Dear Sir or Madame:
As a result of a most infuriating personal experience I am compelled to write to your company regarding one of it flagship products, the Divina De Luxe Superautomatico. The quality of the machine and the brewed coffee is of less concern here although a newly purchased coffee maker should not require service after two months of light use. Instead, I wish to express my deep dissatisfaction and disappointment with the service I received from your company and its subcontractors Euro-Selectproducts and G&M Roasters. My time is very valuable; rarely do I make an effort to express discontent with products that I have purchased primarily because I am very careful to select only the best. However, I feel that my experience was so dissatisfying that it deserves your company’s special attention and consideration especially if it is Spidem’s intent to maintain some level of competitiveness in the superautomatic coffee maker market. It has taken nearly seven months and countless hours of my valuable time to reach minimal resolution on the matter that I am about to relate to your company. While I realize that at first glance this letter may appear to be very lengthy it is completely appropriate as well as necessary. A detailed narrative of the events that transpired over the course of my interaction with your company’s representatives serves several purposes. First, you will understand why so much of my personal time and effort was required to deal with a relatively simple matter. Secondly, it will provide explicit details about reiterative bungling on the behalf of Spidem representatives. Finally, it will give you an understanding of the source of my great displeasure and my motivation for seeking additional restitution.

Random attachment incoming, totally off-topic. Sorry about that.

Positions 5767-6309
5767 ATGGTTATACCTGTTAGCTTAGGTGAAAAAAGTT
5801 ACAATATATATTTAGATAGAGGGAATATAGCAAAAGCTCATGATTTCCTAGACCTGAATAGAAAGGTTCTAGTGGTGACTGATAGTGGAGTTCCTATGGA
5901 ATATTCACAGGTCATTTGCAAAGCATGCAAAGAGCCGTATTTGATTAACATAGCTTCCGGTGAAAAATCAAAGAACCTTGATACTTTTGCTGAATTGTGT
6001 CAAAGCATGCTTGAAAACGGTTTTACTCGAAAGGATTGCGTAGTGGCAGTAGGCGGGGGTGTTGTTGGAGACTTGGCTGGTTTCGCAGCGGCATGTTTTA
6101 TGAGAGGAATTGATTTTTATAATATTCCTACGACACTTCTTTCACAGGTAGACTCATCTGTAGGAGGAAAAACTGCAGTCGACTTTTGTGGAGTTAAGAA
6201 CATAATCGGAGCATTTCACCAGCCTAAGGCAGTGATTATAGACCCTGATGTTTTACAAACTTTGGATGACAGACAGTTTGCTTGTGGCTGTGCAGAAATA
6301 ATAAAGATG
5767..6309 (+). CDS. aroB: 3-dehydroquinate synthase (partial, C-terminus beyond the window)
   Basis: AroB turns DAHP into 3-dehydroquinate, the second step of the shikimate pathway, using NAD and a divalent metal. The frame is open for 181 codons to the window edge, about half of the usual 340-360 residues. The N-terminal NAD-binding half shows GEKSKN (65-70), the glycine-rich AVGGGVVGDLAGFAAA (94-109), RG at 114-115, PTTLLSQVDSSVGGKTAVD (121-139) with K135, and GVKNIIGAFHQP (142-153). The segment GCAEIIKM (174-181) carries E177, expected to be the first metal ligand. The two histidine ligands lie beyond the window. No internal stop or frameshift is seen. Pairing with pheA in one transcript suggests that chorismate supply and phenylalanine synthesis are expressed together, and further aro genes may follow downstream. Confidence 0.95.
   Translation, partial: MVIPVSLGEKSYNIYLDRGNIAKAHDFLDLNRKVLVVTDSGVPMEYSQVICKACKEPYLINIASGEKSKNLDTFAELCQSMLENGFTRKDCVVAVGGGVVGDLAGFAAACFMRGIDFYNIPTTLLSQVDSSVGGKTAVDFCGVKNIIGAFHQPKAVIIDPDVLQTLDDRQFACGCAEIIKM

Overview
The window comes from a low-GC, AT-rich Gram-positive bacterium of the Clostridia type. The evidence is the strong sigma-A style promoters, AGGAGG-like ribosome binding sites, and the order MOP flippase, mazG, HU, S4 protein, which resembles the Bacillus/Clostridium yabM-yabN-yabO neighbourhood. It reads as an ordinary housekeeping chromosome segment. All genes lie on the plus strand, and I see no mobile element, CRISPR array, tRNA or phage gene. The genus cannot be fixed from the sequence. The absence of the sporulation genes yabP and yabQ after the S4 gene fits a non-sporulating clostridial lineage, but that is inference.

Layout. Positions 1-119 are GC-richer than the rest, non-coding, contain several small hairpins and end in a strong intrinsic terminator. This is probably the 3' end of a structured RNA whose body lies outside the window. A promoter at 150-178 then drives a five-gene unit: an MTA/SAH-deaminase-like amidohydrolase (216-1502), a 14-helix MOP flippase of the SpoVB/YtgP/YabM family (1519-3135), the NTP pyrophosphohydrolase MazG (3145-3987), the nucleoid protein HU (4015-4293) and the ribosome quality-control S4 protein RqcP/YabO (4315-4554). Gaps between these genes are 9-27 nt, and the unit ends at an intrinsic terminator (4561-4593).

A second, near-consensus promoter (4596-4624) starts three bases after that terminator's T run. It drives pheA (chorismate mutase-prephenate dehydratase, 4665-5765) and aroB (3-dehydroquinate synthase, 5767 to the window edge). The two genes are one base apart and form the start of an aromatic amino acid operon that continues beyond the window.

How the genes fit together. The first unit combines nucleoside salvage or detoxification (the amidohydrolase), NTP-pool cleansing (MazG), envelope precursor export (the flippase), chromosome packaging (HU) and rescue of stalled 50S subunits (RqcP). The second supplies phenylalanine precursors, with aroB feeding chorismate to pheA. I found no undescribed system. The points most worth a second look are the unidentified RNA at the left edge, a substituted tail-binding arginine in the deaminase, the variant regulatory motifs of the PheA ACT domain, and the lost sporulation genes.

In December of 2004, I purchased a Spidem Divina De Luxe from Zacarrdi’s in New York, via mail order. It was a Christmas gift for my wife. We used the machine defect free for two months and were very pleased with the quality of the coffee it produced. At the end of February 2005, the steam valve of the machine began leaking profusely. I immediately contacted Zacarrdi’s to determine what could be done to rectify the problem. They quickly washed their hands of the matter stating, “We have a thirty day return policy. You have exceeded this time and you must contact Euro-Selectproducts (henceforth known as ES) who serve as Spidem’s warranty department in the U.S.”
I proceeded to contact ES via an email on March 5, 2005 where I described the problem in addition to asking for a replacement machine. I told ES that I did not want to have the machine repaired. Instead, I wished to have it replaced with a new one because I no longer had a replacement coffee machine and I did not wish to be inconvenienced by a lengthy repair time. I was also concerned that since the machine had leaked internally water could potentially have caused other problems that might not appear until some time later after the original factory warranty had expired. I suggested that Spidem should send me a new machine and that upon receipt of the replacement machine I would ship back the defective machine in the packaging of the newly arrived machine.
After several correspondences with Denise from ES about the required course of action she told me that she needed permission from the factory to replace the defective machine with a new unit. Then, nearly a week and a half elapsed and I still had not heard back from Denise. As a result, I began to feel quite chagrined by the delay. It was at this point that I took it upon myself to contact Spidem directly. I sent an email to email@example.com on March 15, 2005 ten days after I had first contacted ES about the initial problem.
In the email that I sent directly to Spidem, I described the problem I was having with the machine, and the amount of time that it was taking to get some resolution from ES on the matter. In addition I wrote the following: “It is my hope that Spidem will quickly resolve this matter by notifying Denise without hesitation to proceed with the replacement of the defective machine. While I am pleased with the quality of the coffee that the Spidem
Divina machine produces this feeling will soon be overshadowed by the lengthy response time. Please, uphold the good name of your company by promptly attending to this matter.”
I received an email reply from Ivana, a Spidem representative. Ivana wrote:
“Dear Mr GARCY,
We replace a defective machine , only in case of EPIDEMIC DEFECT.
DIVINA machine , regularly in production , has not this kind of problem.